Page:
Swimming Pool Leak Testing Methods

If you are a swimming pool owner, you have either experienced the frustration of having a leak or it is just a matter of time before you do. Unfortunately, there are many places where a swimming pool could leak. It is important to understand the most common places that a pool may leak, and the process that you need to follow to help you narrow down the location of the leak. You may need to eventually call your local pool professional to repair the leak, but you can save some money on the front end by following the leak detection process below.

There are several common places that a swimming pool may leak. The pool may be leaking at the equipment pad, through the plumbing underground, or somewhere in the shell of the pool (like the pool light, wall returns, skimmer or main drain). However, it is important to first rule out evaporation as a possible water loss culprit. There are three steps to follow when determining where your pool may be losing water.

The Bucket Test

The first step is called the “Bucket Test.” The “Bucket Test” will determine if water loss in a pool is due to evaporation or a leak. To run the “Bucket Test” yourself, follow these steps:

  • Bring pool water to normal level.
  • Fill bucket with pool water to about one inch from the top.
  • Place bucket on the first or second step of the pool.
  • Mark water level on the inside of the bucket.
  • Shut off the pump and mark the pool water level on outside of bucket.
  • Turn the pump on for 24 hours.
  • After 24 hours, compare the two water levels.

If the pool water, which is the outside mark on the bucket, goes down more than the inside water level, there is probably a leak. Document the water level drop in inches. If it rains during the period that you are running this test, then you will need to repeat the “Bucket Test.”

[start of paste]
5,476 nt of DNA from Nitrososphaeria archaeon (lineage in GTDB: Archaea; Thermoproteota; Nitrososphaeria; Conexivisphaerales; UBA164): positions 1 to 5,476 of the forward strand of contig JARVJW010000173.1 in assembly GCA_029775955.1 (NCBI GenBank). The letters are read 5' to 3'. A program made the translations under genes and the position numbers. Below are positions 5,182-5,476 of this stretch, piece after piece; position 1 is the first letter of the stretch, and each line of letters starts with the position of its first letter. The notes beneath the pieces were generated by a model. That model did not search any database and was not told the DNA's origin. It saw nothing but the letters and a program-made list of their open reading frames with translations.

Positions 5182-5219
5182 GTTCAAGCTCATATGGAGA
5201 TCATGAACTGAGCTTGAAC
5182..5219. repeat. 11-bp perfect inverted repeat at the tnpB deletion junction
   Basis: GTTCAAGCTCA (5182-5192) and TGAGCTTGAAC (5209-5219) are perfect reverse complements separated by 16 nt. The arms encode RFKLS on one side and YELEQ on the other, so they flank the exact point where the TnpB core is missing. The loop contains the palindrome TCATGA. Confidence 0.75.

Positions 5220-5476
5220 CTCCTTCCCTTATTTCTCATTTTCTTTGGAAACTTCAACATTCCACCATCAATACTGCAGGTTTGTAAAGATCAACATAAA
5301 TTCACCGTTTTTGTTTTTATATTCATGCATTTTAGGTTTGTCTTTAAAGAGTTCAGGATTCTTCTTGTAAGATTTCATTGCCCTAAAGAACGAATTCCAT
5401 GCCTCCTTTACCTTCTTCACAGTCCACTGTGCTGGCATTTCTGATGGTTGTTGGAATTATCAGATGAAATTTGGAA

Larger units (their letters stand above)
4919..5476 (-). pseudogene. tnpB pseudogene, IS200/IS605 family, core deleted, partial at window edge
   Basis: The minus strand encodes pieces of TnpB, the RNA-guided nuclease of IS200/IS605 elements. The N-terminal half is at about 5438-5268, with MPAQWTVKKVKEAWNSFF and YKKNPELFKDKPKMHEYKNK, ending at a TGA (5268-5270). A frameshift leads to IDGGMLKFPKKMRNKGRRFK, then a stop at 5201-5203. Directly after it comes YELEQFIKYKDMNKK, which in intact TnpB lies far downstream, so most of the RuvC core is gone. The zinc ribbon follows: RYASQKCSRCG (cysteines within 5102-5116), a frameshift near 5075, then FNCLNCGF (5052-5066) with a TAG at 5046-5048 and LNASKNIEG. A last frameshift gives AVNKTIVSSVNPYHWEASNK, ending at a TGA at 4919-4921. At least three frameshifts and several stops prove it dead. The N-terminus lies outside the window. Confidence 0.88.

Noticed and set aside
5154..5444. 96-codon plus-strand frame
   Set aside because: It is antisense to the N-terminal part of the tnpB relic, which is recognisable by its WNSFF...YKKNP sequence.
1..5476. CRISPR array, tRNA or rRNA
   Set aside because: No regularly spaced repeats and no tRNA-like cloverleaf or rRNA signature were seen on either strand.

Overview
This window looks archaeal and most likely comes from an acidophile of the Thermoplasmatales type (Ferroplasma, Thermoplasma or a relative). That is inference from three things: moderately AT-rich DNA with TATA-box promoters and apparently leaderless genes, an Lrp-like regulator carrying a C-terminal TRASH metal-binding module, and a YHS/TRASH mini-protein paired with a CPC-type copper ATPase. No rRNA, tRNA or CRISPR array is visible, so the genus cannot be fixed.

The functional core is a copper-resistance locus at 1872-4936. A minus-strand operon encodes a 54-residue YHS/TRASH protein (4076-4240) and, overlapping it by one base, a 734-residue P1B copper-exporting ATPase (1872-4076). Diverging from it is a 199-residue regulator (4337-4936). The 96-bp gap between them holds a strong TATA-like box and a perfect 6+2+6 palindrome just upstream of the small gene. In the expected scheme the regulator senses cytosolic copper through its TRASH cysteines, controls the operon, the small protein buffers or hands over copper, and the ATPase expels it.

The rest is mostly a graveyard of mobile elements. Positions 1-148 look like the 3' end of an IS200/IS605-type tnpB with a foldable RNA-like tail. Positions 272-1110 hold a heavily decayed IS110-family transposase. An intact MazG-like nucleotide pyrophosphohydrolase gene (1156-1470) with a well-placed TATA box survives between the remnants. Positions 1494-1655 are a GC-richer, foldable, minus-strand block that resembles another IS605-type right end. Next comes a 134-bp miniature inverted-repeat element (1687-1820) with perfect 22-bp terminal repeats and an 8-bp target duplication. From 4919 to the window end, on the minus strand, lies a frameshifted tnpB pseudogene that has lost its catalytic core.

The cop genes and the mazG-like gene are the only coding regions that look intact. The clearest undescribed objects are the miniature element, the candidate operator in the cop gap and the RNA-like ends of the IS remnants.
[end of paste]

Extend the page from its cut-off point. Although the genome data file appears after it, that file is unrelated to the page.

The “24 Hours ON” Test

The second step is called the “24 Hours ON” test. Now that you have determined there is a leak by ruling out evaporation, you can properly determine if the leak is in the shell of the pool or if the leak is somewhere in the underground plumbing of the pool. Below are the steps for the “24 Hours ON” test:

  • Fill the swimming pool up so that the water level is mid-tile or mid-skimmer.
  • Mark the water level by placing a mark on the tile line or inside the skimmer shell.
  • Turn the pool pump on, but first make sure any auto fills are off.
  • Leave the pool pump running for 24 hours.
  • After 24 hours, return to the pool and observe the water level.

If the water level has dropped below the mark you made the previous day, then you may have a leak in the plumbing. Before moving on to the next step, you will need to check the “backwash line” while the pump is running in the filter position to make sure there is not water leaking out of that line. If you are losing water from the backwash line then you need to repair or replace your multiport valve on your filter.

The “24 Hours OFF” Test

The third step is called the “24 Hours OFF” test. Now that you have identified that you are losing water when the pump is running you must complete this final leak detection step. Below are the steps for the “24 Hours OFF” test:

  • Fill the swimming pool up so that the water level is mid tile or mid skimmer.
  • Mark the water level by placing a mark on the tile line or inside the skimmer shell.
  • Turn the pool pump off, but first make sure any auto fills are off.
  • Leave the pool pump turned off for 24 hours.
  • After 24 hours, return to the pool and observe the water level.

If the water level dropped below the mark the same amount as it did during the “24 Hours ON” test, then you now know that the leak is in the shell of the pool. If the water level did not drop, or only dropped a fraction of the amount it did during the “24 Hours ON” test, then you know that the pool is most likely leaking somewhere in the plumbing, not the shell.

Once you have identified where the pool may be leaking, it may be best to contact a leak detection expert and share with them your findings. We do recommend that you consult with your local pool professional as they will be able to provide you with additional insight that may help you determine the next steps to repair the leaks in your swimming pool. To find your local ASP – America’s Swimming Pool Company professional, visit our Locations page and make the call today!